I felt like I needed to do that because I knew the whole business from the start. Also, to put it bluntly, I could finally do the things that I always wanted to do within ICEF but never was able to due to my dad. The reason I had left him was because we had differences in views. It is always like that – generations seeing things differently from each other – but in addition, I had learnt quite a lot at Cisco. I was doing marketing there in the high tech business during eight years of very fast growth, so I wanted to put my experience and knowledge to good use at ICEF.

When I first returned to ICEF, there was this guy who was managing the company but it was not working out very well from my point of view. It also turned out that he had been doing all sorts of naughty things; for example, after my dad passed away, this man falsified his contract and doubled his salary. I had my dad’s signature on the new contract examined by a graphologist who confirmed that he had forged it. So I joined the company in March and fired him in July.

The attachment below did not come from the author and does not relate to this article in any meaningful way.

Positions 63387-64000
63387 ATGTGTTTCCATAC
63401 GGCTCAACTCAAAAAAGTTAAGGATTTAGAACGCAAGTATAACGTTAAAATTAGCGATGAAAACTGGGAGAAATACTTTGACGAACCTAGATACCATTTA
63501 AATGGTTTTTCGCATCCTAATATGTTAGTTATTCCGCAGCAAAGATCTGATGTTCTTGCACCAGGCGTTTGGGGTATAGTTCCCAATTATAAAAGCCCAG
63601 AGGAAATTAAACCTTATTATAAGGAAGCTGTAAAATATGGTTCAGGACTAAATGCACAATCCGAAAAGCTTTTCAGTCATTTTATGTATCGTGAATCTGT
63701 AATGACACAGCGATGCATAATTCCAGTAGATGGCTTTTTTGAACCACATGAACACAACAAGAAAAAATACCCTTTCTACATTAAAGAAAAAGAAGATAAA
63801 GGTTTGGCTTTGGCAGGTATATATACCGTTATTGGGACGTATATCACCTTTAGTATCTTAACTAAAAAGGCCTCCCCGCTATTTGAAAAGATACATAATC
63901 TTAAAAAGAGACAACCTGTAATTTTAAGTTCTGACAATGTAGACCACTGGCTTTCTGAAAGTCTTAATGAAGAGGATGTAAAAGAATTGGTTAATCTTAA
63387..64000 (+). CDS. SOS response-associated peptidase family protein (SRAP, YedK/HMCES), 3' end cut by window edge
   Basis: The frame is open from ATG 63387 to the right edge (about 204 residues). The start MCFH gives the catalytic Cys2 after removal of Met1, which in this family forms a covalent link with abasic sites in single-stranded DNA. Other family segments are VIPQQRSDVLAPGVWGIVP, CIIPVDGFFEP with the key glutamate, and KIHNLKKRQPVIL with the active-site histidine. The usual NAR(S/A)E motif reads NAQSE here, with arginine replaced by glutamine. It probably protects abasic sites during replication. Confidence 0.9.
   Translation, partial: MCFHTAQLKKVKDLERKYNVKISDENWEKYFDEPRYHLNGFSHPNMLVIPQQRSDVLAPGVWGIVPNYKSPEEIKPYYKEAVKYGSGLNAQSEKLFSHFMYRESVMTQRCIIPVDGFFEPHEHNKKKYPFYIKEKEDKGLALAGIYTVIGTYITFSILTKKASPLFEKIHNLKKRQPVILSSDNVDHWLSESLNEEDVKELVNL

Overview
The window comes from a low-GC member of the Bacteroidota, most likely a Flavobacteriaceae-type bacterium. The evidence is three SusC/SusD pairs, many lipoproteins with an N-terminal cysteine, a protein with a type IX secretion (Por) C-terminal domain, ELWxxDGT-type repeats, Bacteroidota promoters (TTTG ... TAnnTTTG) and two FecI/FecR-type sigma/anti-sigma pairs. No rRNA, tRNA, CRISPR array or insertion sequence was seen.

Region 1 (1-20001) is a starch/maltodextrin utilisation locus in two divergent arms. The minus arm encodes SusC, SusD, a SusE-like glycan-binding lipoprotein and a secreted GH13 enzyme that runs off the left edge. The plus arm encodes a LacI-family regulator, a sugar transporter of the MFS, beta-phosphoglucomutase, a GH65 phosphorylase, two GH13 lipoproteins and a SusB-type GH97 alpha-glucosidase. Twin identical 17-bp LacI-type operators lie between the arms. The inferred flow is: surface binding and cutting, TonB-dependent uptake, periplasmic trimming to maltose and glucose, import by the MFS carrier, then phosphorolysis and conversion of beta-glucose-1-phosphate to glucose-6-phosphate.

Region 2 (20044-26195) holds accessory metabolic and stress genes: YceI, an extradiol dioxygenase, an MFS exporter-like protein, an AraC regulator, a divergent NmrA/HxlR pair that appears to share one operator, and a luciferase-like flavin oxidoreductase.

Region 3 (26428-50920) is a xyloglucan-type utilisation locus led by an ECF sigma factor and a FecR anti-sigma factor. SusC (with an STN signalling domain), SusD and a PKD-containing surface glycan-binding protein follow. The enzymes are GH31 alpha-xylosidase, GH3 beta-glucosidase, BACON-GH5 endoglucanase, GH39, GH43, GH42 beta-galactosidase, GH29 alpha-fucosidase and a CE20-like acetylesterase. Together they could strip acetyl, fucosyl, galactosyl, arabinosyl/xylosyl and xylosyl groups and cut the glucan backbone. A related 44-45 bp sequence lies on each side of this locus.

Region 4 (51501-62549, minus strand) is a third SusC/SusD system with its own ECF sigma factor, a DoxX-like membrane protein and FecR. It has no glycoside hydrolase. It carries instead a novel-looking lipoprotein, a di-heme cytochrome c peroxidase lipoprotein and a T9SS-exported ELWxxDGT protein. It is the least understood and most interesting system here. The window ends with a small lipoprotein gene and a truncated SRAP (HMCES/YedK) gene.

We have a joke at ICEF because on July 14, I remember going there from Berlin with my sister and confronting this chap and basically saying ‘Look, either you pick up your stuff and walk out the door or we will call the police’, and so he picked up his belongings and just walked out the door. I called all the employees into the meeting room and we declared July 14 our ‘Revolution Day’. We try to have our summer office party on that day every year or at least we have some emails going back and forth saying “Vive la Révolution”.

A multi-national company